Yes, here is another high quality Purim-themed work — “G-d and Politics in Esther” (Cambridge University Press, 2016), by Yoram Hazony — which brings to us a sophisticated, intellectual presentation of one of the Bible’s most difficult books. Despite its difficulty, the megillah of Esther has served for over 2,000 years as a source of inspiration and yes, fun and joy, for Jews the world over.
The author begins his book with the following observation:
“Ever since the inclusion of the book of Esther in the biblical canon 2,000 years ago, there have been those who have asked what place such a work can have in the Bible at all. Their question must be well taken, for at first glance Esther appears to be something very different from what we usually consider to be ‘biblical.’ Esther is a tale of kings and queens and evil grand viziers that cannot help but strike one as a romance or a fairy tale. Nowhere in its ten terse chapters can one find the cascading moral imperatives of Isaiah and Jeremiah, and even less in evidence are the sober laws of Moses. The term ‘G-d’ appears nowhere, and one is hard-pressed to find any trace of theology amid the hairpin turns of the tale. Moreover, the Jewish heroes of the story seem to display little piety and negligible concern for Jewish law.”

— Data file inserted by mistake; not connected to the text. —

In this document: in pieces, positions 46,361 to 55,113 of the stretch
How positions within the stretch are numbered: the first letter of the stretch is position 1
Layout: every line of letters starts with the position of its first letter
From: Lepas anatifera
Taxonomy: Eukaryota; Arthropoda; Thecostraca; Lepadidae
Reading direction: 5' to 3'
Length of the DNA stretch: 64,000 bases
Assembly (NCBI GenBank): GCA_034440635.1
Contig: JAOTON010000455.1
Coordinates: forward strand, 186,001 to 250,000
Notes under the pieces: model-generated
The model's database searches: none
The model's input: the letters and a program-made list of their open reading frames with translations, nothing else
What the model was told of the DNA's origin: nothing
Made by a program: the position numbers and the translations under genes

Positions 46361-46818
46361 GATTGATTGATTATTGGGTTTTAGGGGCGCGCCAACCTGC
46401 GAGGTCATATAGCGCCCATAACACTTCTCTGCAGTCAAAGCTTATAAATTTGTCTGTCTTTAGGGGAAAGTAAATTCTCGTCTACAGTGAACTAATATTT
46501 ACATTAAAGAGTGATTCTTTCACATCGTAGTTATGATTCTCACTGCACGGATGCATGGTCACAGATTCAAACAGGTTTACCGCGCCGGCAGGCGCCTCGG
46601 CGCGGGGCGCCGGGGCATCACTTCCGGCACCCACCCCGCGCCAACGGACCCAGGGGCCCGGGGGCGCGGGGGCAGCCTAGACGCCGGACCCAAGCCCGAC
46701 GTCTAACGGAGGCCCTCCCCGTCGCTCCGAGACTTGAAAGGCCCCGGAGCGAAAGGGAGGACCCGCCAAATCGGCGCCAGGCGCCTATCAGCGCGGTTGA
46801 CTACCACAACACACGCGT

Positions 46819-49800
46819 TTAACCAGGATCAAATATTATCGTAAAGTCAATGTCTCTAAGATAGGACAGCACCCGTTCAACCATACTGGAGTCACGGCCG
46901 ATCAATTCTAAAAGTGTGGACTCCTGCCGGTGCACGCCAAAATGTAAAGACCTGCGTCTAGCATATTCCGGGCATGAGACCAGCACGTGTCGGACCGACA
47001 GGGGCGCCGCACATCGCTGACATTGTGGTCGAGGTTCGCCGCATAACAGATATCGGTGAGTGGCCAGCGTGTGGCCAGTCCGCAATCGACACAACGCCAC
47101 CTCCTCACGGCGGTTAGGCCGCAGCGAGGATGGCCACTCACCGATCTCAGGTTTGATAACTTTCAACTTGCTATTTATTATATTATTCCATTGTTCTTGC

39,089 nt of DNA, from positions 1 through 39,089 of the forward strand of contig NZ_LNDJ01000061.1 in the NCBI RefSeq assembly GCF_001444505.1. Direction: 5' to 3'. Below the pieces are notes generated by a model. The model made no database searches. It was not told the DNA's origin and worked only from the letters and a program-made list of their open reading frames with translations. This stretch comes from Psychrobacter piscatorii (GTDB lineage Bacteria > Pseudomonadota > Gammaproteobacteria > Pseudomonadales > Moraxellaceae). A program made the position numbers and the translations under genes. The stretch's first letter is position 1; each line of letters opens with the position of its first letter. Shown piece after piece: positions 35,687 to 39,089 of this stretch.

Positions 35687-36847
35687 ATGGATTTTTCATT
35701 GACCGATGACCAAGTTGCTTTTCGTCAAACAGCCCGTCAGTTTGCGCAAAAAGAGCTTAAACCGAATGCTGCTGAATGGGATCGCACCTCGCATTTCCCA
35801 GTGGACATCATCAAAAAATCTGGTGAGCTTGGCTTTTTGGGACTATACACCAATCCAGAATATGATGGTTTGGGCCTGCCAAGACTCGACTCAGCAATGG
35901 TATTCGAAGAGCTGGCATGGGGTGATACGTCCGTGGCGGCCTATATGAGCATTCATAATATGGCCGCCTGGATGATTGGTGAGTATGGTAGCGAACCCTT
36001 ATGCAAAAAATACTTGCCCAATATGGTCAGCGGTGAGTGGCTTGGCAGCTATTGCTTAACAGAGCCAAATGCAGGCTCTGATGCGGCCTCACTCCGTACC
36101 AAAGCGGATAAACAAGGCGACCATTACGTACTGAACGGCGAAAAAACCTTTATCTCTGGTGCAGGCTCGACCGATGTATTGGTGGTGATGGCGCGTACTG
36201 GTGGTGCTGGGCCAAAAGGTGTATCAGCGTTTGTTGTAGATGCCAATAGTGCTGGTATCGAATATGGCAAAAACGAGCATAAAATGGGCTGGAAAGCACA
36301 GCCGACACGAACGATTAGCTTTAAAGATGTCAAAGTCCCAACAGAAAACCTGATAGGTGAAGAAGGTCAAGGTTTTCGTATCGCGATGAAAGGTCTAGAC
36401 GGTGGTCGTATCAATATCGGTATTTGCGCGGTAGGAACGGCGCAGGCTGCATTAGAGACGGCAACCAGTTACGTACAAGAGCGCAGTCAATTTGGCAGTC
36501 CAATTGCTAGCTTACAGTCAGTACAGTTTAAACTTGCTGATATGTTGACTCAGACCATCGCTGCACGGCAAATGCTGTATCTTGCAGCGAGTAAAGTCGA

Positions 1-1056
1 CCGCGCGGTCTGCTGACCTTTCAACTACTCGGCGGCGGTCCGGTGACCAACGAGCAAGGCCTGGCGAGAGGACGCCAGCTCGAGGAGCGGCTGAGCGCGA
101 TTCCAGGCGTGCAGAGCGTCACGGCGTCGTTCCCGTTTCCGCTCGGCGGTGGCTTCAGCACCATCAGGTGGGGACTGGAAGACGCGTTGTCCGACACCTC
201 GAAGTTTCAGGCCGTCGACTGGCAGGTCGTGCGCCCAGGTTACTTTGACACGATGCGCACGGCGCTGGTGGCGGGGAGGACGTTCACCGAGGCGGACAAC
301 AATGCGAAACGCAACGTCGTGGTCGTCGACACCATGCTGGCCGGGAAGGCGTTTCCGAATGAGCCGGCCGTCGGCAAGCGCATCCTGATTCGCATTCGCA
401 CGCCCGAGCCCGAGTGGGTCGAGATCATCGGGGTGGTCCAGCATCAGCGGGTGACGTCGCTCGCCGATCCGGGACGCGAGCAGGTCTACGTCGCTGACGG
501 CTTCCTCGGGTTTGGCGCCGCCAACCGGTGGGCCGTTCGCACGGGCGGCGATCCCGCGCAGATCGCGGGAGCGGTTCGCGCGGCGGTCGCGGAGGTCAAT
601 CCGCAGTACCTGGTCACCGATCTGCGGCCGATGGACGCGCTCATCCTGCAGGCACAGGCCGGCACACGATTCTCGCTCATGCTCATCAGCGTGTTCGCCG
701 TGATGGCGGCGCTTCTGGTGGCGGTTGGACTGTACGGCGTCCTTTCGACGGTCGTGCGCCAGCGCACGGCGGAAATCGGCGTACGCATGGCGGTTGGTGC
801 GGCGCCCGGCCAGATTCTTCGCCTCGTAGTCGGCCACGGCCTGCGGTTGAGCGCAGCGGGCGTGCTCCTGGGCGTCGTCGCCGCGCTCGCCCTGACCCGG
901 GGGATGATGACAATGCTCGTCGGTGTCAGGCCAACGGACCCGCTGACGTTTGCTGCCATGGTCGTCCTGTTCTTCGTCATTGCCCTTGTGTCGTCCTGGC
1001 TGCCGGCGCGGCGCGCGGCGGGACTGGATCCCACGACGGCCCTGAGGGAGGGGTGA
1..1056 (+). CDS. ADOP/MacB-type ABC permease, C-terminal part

Thus we sense the author’s realistic view of his subject’s unique literary and religious role, a role that Esther — both the book and the person — plays in the Purim holiday’s drama, theme and purpose.
Esther indeed seems anything but religious in theme and content. Yet, it is a very religious book detailing how a people escaped the first major genocidal attempt upon its existence. Without fanfare, Hazony takes us, step by step through the plot and personalities inherent in the megillah, and through his scholarship gives us a true adult, sophisticated view of historical events that were to inspire and teach us the greatness of our faith and of our G-d.